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Kenya partners with South Korea to provide high-quality Science and Technology education

By Edith Mutethya in Nairobi, Kenya | chinadaily.com.cn | Updated: 2019-02-14 03:13

A customer walks past the logo of Commercial Bank of Africa in Nairobi, Kenya, December 7, 2018. [Photo/Agencies]

Kenya has partnered with South Korea, to improve its education in science and technology, in efforts to produce high-skilled engineers and scientists to propel its Vision 2030, the country's blueprint that aims to transform the nation into a newly industrializing, middle income country.

Towards that end, on February 13, 2019, the two countries signed a partnership to establish a graduate only university at Kenya's Konza Technopolis, a technology hub to be built in the country's Machakos County, south of Nairobi on the way to the port city of Mombasa.

The institute which will be dubbed, Kenya Advanced Institute of Science and Technology (Kenya- KAIST) is modelled after the Korean Advanced Institute of Science and Technology (Korea- KAIST) whose design model is a research focused university that fosters elite human resources in science and technology vital for the nation.

The Kenya-KAIST institute was conceived to benchmark South Korea's development experience.

Through leveraging on skilled graduates from Korea-KAIST, the East Asian nation achieved remarkable growth, becoming the only country in the world to transform from a recipient to a donor country of international aid.

To date, South Korea is a global leader in the industrial and technological sectors, and the world's seventh largest exporter, according to the World Trade Organization. Its export-driven economy primary focuses on production of electronics, automobiles, ships, machinery, petrochemicals and robotics.

According to Reuben Mutiso, the Chairman, Konza Technopolis Development Authority (KoTDA), the adoption of the Korea-KAIST model is deliberate, as the country is looking at building a nurturing environment for graduates not only in Kenya but also in East Africa. This is expected to lead to an innovative growth, rallied by science, in the region.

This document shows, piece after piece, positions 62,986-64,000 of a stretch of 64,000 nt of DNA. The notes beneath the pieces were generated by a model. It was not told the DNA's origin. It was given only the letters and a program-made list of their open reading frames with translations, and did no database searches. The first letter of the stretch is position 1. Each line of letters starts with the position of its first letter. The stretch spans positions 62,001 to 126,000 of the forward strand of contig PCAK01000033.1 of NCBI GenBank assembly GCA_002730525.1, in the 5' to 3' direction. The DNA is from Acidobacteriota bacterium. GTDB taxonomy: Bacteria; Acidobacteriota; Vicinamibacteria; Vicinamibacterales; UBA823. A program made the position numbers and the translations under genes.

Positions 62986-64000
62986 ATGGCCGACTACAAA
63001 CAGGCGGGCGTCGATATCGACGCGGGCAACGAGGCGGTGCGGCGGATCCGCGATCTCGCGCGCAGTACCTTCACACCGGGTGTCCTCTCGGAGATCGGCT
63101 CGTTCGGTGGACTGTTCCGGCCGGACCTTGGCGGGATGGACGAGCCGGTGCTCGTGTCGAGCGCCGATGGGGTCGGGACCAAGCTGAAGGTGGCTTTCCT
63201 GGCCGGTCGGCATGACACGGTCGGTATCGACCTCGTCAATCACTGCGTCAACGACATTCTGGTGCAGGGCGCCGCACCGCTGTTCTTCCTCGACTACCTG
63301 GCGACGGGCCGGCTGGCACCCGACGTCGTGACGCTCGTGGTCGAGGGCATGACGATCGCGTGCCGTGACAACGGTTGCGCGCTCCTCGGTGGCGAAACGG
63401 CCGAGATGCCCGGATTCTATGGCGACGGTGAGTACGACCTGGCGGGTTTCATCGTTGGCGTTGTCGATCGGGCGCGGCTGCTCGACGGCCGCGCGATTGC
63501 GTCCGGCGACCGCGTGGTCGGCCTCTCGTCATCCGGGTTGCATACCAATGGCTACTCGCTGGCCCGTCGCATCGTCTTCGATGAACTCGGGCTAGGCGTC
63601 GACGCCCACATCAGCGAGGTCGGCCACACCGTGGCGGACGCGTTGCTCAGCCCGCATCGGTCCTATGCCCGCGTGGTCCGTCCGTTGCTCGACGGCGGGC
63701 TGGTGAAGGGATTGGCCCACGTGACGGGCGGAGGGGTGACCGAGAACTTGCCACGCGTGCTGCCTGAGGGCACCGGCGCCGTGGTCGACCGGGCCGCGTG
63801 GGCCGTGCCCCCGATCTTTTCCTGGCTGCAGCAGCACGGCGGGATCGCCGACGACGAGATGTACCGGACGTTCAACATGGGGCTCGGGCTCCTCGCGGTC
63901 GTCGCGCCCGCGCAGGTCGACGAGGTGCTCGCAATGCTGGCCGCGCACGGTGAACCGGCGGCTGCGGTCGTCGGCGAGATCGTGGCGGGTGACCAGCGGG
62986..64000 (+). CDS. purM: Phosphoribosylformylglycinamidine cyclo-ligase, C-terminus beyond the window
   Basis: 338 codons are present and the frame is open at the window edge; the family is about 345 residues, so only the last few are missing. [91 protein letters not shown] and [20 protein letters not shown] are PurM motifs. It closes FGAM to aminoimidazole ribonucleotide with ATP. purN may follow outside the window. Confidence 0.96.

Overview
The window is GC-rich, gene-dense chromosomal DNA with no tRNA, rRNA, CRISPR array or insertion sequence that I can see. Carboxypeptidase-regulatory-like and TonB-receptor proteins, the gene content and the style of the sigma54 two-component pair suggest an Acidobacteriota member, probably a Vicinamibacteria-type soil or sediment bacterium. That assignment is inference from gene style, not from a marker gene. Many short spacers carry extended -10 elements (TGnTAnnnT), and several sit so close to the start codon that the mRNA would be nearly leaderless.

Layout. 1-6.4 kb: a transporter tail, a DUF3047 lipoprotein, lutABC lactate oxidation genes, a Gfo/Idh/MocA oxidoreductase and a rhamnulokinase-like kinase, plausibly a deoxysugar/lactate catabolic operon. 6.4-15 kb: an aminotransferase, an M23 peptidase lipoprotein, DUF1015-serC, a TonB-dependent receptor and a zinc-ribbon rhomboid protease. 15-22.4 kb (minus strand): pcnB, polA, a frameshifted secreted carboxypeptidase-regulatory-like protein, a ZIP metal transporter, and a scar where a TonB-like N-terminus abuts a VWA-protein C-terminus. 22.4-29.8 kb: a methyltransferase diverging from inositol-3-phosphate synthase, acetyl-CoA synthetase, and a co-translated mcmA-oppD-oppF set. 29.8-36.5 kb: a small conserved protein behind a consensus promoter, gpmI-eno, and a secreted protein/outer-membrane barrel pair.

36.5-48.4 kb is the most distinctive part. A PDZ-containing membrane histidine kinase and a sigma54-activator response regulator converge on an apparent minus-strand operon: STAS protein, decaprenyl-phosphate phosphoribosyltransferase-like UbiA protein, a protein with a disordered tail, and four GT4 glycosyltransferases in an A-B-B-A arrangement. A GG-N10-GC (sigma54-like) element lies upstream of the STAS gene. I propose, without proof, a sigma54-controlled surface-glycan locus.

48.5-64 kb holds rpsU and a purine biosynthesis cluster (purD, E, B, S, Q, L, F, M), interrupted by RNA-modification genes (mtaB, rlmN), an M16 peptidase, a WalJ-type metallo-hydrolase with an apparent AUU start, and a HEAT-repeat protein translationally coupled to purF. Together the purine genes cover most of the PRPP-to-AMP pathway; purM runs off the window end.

"A highly-educated nation is paramount to its economic, social and political success. It is therefore, our hope that this new venture will be embraced by the citizens," Mutiso said, during the signing ceremony.

Korea- KAIST has shown its capacity to innovate and spin off successful ventures such as Samsung and LG.

In 2014 Korea- KAIST was ranked third in the Times Higher Education's "100 Under 50" ranking of the world's best universities, less than half a century old. In June 2017, Reuters named it "Asia Pacific's Most Innovative University" for the second year running.

Dr. Sung-Chul Shin, the Korea-KAIST President said the making of well-trained graduates in Science and Technology will contribute to the growth of a knowledge based economy and sustainable innovation growth in Kenya.

"We are proud of this partnership as it holds promise to boost Kenya's growth," he said.

Kenya-KASIT will be constructed within the Phase one (1) A section at Konza which lies on 400 acres of land.

The University will have three faculties whose core programme will include; Mechanical Electrical and ICT engineering, Chemical Civil and Agriculture; engineering/biotechnology and basic science education such as math's and physics.

Kenya-KASIT is expected to generate high-skilled engineers and scientists with both theory and practical knowledge, and to conduct socially relevant research and development (R&D), to improve national competitiveness and transform Kenya into an industrializing middle-income country.

Korea Advanced Institute of Science and Technology, Architects & Engineering Co. Ltd and SUNJIN Engineering & Architecture CO. Ltd have been appointed to undertake the architectural design and curriculum design for the University.

Jerome Ochieng, the Principal Secretary for ICT and innovation said, Kenya-KAIST development is a good boost for Kenya, noting that there is need to upgrade skills to meet both traditional and emerging industrial and technical development areas.

Ochieng said despite Kenya being ranked second after South Africa in terms of innovation, there is a growing concern about the country's poor track record on the transfer of technology from the university to the industry and the commercialization of academic research.

"As a country, we rank poorly in the number of registered patents and very few universities have commercial spin-offs that they can identify with. This can be largely attributed to lack of strong technology transfer offices that naturally focus on building strong collaboration between the industry and universities," he said.

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